- The Washington Times - Saturday, June 6, 2009

PARIS | Thinner, mentally tougher and No. 1 in the rankings, Dinara Safina feels ready to win her first Grand Slam title.

The top-seeded Safina is half of the third all-Russian major championship match. She needs to beat Svetlana Kuznetsova in Saturday’s French Open final to claim one of the four biggest titles in tennis.

“It’s one step easier because I’m already No. 1, so nobody can take it away from me,” Safina said Friday, referring to her losses to Serena Williams in this year’s Australian Open final and to Ana Ivanovic in the 2008 French Open final. “Just one more step I need to do.”

Safina took over as the top-ranked player in April, and she has reached the final in the four tournaments she has played, all on clay. In her 21 matches since then, she has lost only once - to Kuznetsova.

She credits much of that rise to her coach, Zeljko Krajan.

“He had to start with everything from zero,” Safina said. “First, it was believe, and then I started to play better. And then I was overweight. He was like, ‘OK, now if you want to improve, you have to lose weight.’ So we started to work on [that], and I lost my weight.

“He’s like, ‘OK, now the third part is mentally. In the tough moments you’re breaking down, so we have to improve mentally.’ ”

Her inner toughness came through in the quarterfinals at Roland Garros. After dominating four straight opponents - losing only five games in the first four rounds - Safina lost the first set to Victoria Azarenka 6-1. But in the semifinals, she was back to her dominating self after a slight blip at the start, beating Dominika Cibulkova 6-3, 6-3.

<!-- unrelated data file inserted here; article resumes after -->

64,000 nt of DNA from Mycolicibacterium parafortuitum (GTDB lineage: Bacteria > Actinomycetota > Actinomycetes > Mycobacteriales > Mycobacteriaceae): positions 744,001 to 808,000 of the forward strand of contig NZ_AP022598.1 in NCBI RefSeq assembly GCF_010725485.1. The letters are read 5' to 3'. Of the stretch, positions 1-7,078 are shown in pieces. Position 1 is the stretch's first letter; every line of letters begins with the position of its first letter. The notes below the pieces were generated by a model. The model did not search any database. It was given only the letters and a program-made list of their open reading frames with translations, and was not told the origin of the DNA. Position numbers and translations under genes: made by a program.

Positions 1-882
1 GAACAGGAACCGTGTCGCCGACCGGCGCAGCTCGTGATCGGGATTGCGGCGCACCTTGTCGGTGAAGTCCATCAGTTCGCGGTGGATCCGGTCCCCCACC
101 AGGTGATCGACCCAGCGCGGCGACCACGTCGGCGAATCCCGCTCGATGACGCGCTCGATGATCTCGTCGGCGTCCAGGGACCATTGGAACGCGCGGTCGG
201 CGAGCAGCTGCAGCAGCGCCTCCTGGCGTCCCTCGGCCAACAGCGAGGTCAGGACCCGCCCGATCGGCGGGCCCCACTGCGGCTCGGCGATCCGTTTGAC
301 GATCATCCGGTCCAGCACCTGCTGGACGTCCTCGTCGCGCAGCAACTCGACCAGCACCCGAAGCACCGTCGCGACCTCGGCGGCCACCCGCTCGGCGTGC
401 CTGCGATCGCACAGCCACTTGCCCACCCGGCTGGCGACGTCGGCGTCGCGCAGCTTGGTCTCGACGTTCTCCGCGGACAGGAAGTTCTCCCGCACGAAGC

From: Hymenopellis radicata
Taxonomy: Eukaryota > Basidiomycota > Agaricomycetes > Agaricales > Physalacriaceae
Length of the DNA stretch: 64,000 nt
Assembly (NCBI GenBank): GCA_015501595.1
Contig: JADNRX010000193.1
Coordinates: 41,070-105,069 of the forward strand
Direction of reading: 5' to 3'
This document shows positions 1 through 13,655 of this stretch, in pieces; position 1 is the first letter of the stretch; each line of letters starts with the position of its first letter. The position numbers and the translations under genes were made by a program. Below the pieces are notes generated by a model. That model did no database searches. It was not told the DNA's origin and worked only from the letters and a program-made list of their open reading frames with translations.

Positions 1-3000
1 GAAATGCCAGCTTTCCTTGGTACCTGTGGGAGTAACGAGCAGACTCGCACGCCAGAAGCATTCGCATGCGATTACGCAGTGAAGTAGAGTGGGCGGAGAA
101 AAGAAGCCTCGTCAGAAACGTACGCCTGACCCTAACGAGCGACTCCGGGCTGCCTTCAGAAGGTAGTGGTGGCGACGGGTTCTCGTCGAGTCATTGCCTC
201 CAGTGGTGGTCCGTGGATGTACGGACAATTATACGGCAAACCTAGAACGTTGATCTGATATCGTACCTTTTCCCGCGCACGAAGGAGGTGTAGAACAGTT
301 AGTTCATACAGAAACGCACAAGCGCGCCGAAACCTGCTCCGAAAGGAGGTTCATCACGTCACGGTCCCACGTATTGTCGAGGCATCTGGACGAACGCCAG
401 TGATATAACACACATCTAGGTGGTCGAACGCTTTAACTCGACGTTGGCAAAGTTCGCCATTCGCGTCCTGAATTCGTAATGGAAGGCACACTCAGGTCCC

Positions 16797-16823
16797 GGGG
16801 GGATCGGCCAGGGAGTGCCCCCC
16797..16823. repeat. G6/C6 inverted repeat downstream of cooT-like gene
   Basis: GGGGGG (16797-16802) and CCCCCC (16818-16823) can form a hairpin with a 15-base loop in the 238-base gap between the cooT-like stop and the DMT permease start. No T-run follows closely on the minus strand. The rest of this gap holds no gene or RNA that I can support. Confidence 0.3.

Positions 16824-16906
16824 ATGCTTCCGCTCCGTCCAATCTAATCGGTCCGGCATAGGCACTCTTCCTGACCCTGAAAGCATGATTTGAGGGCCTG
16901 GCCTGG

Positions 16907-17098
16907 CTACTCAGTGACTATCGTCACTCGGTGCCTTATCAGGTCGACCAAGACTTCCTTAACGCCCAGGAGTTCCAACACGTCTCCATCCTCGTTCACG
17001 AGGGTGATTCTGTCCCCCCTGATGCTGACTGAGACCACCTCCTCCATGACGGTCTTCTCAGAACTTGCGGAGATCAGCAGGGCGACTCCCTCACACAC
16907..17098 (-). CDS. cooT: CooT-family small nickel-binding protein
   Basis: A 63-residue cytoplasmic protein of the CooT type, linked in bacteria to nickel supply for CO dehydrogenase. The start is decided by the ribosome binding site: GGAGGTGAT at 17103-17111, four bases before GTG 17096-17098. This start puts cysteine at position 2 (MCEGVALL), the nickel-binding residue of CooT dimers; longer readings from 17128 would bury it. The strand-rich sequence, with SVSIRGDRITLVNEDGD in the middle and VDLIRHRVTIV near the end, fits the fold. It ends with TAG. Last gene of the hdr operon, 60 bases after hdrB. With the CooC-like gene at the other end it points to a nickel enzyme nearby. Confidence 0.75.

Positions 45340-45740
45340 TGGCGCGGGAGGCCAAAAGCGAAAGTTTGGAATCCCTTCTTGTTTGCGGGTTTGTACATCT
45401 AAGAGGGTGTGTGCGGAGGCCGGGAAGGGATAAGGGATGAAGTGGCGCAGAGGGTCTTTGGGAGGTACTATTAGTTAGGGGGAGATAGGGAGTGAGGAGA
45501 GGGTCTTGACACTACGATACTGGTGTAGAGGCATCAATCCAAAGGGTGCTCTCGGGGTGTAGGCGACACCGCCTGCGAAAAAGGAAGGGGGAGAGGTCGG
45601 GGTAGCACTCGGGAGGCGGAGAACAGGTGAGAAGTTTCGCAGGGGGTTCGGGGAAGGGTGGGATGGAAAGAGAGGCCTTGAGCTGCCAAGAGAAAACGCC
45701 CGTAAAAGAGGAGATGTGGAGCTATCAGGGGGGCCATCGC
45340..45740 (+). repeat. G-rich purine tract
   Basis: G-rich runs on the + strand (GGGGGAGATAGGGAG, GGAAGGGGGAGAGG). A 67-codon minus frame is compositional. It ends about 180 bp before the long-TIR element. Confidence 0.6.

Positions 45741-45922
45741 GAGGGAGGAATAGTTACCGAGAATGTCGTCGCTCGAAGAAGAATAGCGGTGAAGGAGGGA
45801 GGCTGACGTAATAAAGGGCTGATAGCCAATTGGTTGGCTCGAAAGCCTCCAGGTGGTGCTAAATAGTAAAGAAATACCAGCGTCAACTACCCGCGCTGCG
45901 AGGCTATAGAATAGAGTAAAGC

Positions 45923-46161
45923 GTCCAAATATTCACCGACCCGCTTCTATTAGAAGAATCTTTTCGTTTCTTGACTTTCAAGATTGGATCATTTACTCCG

Now it’s time for a rematch against Kuznetsova, the 2004 U.S. Open champion, who has been a friend and rival since their days as juniors.

“She was a funny girl. I remember her coming to the match with a two-liter Pepsi,” Safina said. “I mean, you would look at her, and it was like, ‘No way she can be one day like winning [a] Grand Slam.’

“But then she moved to Spain and she changed completely. She became much more professional.”

The two have met twice on clay this year, with Kuznetsova winning the title in Stuttgart, Germany, and Safina doing the same in Rome.

“It was definitely two different matches,” said Kuznetsova, who is 4-7 overall against Safina. “In Stuttgart I was a little bit fresher. I played good, and I [took] advantage of my speed and I was moving Dinara around well. In Rome, I think Dinara played much better, but I played worse.”

Kuznetsova was part of the second all-Russian Grand Slam final, beating Elena Dementieva at the 2004 U.S. Open. Earlier that year, Dementieva lost to Anastasia Myskina in the French Open final.

“I have less pressure,” Kuznetsova said. “She’s No. 1. She has to win it, not me. I just want to go out there and enjoy it.”

Safina and her brother Marat Safin are the only sister and brother to have been ranked No. 1 in tennis. Safin has won two Grand Slam titles, but he wasn’t offering any new advice to his younger sister ahead of Saturday’s match.

“I don’t think he’s going to send me something,” Safina said. “I had enough advice from him.”

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